U.S. crypto exchange Coinbase might be going public if reports from inside sources are to be believed.
The San Francisco-based company has undergone a significant evolution since its inception eight years ago but remains one of the major players in the cryptocurrency exchange scene.
Coinbase Going Public?
According to Reuters, inside sources at Coinbase say the exchange is exploring the possibility of a stock exchange listing. The platform could pursue the move later in the year. Or at the start of 2021.
There’s no official confirmation yet as Coinbase has not notified the U.S. Securities and Exchange Commission (SEC). However, anonymous sources told Reuters that Coinbase is working on modalities behind the scene, including arrangements with law firms and investment bankers.
A U.S. stock exchange listing could further catapult Coinbase’s valuation in what would be the latest in a string of power moves by the giant exchange. Back in October 2018, the platform raised $300M in a Series E funding round, which took the company’s valuation to $8 billion.
— Reuters (@Reuters) July 9, 2020
Unconfirmed reports suggest Coinbase might opt for a direct listing instead of an initial public offering (IPO). If confirmed, the move will eliminate the need for potentially expensive underwriters and lockup agreements that come with the dilution of shares in an IPO.
Coinbase’s reported IPO plans reveal an emerging theme for major crypto businesses. From mining firms to cryptocurrency hedge funds, public listings appear to be the next logical step in the evolution of big virtual currency companies, especially against the backdrop of increased institutional investment.
Mining giants like Bitmain and Canaan pursued IPO plans in the past, with the latter scrapping its underwhelming share sale back in late 2019. The Canaan IPO, too, only raised $90M out of a $400M projection. Meanwhile, Bitmain has had to endure a couple of its own false starts.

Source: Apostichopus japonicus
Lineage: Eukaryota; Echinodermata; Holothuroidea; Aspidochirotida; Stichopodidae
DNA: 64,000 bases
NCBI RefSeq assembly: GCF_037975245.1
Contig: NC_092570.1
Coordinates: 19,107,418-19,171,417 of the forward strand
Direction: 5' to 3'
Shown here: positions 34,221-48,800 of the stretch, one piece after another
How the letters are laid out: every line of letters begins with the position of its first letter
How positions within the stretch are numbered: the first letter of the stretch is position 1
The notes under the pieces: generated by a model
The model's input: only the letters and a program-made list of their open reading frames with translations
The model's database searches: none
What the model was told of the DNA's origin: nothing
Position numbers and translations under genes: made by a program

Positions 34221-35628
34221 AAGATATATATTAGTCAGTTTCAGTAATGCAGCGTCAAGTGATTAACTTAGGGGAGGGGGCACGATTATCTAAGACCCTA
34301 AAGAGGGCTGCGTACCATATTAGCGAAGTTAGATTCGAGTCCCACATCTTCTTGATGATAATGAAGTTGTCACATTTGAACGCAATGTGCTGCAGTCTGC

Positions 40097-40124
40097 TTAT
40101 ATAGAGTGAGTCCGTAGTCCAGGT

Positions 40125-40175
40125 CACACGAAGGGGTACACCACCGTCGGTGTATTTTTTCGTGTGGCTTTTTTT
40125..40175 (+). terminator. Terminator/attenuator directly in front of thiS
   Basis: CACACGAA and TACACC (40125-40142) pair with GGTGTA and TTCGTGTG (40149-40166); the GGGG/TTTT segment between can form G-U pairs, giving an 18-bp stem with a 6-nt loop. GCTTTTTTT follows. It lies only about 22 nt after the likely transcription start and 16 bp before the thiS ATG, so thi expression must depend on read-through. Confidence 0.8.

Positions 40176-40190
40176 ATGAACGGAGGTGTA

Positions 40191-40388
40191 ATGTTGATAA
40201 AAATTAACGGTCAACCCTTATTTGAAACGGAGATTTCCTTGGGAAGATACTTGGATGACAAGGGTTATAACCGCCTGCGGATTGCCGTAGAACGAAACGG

At the start of 2020, the Grayscale Bitcoin Trust (GBTC) also obtained SEC approval to act as a reporting company.
From Crypto Exchange to Digital Asset Business
Apart from its exchange services, Coinbase now hosts other business elements like custody and commerce. The latter tool allows businesses to easily accept crypto payments. It already has over 8,000 merchant customers. In May, Coinbase announced plans to acquire Tagomi, a crypto brokerage firm.
The move signaled further intentions to pivot towards institutional players. The exchange reportedly holds over 1 million BTC. Coinbase has radically shifted its strategy over the last few years. Initially sticking to a limited token listing regime, the exchange now has a more liberal policy towards altcoins.
The platform lists 27 different assets and in mid-June, it announced plans to consider 18 more tokens.
Some of these listings resulted in parabolic price spikes which just as quickly disappeared. Critics have consequently handed down some heavy comments regarding its new listing policy, particularly for tokens associated with the Digital Currency Group (DCG).
Despite their relatively small market cap, these ‘coins’ found their way to the Coinbase trading catalog prompting critics to label the listing as rather questionable. On separate occasions, #DeleteCoinbase and #BoycottCoinbase were trending on Twitter.
The company’s acquisition of controversial analytics firm Neutrino also sparked outrage in the crypto community owing to Neutrino’s association with government-sanctioned spyware programs.
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Source: Be In Crypto